Health Topics - Hand Arm Vibration

Why worry?

  • vibration can permanently affect blood circulation
  • if areas of your body are not getting a good blood supply, they can be damaged
  • any part of your body can be affected by vibration but some of the most common parts to be affected include the fingers, arms, hands and back

Hand Arm Vibration syndrome (HAVs)

You are at risk of injury if you use high-vibration hand-held tools such as:

  • drills
  • jack hammers
  • chainsaws and other woodworking machines
  • power hammers such as caulking and chipping hammers
  • concrete breakers
  • percussive drills

When does the risk increase?

  • when you use power tools for a long time
  • when the vibration levels are high
  • when you get cold and wet
  • when you have to grip tightly
  • when it is awkward for you to use
  • when equipment is poorly maintained, ie. drill bit not sharp

What are the warning signs?

  • pins and needles and/or numbness in your fingers, especially at the end of the day
  • problems picking things up in cold weather
  • the tips of your fingers may go white
  • your fingers may become pale and you may lose the feeling in them
  • when returning to a warm room after being out in the cold, your hands may go red and feel really painful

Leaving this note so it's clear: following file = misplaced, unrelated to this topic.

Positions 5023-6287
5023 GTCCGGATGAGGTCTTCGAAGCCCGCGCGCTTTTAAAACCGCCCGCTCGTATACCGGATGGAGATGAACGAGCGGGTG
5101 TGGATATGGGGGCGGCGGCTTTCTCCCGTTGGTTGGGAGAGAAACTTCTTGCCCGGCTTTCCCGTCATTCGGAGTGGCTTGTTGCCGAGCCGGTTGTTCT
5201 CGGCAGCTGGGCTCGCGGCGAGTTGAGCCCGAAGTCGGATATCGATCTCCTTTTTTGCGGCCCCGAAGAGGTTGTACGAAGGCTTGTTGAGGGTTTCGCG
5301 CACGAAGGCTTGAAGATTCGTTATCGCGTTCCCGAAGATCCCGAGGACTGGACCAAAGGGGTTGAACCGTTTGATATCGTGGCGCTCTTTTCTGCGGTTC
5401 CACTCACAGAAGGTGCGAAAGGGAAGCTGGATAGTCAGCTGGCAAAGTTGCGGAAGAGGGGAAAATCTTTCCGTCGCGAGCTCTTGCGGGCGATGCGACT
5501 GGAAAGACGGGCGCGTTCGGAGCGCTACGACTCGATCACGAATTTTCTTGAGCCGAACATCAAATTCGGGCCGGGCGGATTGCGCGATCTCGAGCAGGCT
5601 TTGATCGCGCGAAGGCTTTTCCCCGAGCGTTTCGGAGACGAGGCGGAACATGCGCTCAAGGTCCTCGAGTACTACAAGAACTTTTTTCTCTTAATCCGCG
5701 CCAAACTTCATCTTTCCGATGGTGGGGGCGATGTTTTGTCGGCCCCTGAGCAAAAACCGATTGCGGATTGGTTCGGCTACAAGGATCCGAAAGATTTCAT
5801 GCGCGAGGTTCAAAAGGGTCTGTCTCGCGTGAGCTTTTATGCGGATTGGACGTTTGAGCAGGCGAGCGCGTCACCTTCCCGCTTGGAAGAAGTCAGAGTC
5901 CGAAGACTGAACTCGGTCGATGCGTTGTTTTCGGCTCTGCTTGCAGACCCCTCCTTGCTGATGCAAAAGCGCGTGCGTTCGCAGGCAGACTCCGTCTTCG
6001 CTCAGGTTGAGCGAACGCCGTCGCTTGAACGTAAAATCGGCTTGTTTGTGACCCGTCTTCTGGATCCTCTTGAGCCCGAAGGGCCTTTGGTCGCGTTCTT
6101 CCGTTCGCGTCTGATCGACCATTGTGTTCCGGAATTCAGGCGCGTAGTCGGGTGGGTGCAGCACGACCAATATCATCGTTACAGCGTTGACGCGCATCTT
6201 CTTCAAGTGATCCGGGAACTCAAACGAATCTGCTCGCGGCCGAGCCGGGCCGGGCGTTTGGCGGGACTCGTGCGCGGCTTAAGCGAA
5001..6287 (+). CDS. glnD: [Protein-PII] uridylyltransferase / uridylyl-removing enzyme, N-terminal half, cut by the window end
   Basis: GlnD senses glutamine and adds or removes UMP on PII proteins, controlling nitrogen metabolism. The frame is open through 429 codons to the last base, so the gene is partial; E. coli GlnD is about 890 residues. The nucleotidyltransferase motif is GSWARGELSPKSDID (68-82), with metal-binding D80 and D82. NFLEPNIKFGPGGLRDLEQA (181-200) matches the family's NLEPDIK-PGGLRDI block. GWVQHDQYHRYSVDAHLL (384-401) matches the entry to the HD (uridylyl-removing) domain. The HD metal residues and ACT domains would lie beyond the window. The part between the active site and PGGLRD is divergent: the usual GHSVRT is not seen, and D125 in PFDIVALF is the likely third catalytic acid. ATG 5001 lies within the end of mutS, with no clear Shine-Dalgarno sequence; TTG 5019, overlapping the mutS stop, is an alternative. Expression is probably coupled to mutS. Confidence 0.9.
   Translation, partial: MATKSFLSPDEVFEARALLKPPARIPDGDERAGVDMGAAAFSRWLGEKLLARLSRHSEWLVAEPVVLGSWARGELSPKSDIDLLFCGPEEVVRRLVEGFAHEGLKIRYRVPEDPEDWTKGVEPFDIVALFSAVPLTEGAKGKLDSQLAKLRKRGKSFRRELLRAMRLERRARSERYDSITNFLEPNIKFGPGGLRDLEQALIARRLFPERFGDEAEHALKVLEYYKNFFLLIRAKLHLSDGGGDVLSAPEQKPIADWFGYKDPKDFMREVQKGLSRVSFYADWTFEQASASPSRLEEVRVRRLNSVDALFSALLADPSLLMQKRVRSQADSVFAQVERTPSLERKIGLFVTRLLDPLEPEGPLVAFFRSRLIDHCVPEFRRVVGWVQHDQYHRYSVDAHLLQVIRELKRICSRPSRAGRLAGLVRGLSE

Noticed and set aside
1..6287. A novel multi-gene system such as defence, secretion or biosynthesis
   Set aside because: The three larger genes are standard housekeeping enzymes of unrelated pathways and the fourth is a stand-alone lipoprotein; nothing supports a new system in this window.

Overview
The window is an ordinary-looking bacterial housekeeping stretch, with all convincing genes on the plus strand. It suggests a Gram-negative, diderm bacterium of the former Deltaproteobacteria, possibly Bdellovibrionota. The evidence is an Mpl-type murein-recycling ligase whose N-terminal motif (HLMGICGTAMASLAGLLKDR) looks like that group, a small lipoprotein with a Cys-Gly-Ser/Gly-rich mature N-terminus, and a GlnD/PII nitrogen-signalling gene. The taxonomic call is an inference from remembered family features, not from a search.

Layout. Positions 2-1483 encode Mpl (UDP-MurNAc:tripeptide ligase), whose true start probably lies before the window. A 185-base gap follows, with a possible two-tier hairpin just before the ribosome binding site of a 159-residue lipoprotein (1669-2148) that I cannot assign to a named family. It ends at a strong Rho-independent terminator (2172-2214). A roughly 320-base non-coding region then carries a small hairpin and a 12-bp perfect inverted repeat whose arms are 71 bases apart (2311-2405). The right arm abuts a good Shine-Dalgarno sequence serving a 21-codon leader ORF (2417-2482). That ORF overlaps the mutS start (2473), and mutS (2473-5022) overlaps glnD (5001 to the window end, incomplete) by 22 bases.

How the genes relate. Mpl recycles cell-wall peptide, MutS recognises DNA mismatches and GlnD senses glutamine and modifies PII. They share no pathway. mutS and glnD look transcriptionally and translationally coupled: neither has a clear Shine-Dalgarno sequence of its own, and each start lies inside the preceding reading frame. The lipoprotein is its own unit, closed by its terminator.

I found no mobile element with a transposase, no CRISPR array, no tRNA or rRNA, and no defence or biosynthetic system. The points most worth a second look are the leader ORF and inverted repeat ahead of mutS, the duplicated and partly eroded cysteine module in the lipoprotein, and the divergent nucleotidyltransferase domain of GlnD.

What should you do?

Employers

Reduce hand-arm vibration and whole body vibration to a level that is as low as reasonably practicable.
The main things to consider are:

  • can the work be carried out without using high vibration tools. If not::
  • have the tools to be used been purchased with vibration controls built in or
    can they be modified to incorporate such features?
  • work should be arranged to give employees breaks from using vibrating tools
  • training should be given in the correct use of tools and how to recognise early symptoms of injury
  • arrange for advice and routine health checks for employees
  • supply heating and suitable clothing including gloves

Measures to alleviate whole-body vibration should include:

  • purchase or adaption of machinery and vehicles to incorporate low vibration
    features
  • training operators and drivers to make them aware of the importance of such things as correct posture, seat adjustment (including weight adjustment for suspended seating) and tyre pressures

Employees

  • tell supervisors if equipment is faulty - faults with equipment often result in greater levels of vibration, so get them fixed
  • take regular breaks or change jobs often if the work is repetetive
  • use low vibration tools or tools with low vibration handles wherever possible
  • try to keep the hands and body warm by wearing gloves and weatherproof clothing, warming up before starting the job, keeping warm when you take breaks and massaging your hands and fingers

For further guidance and free leaflets click here.

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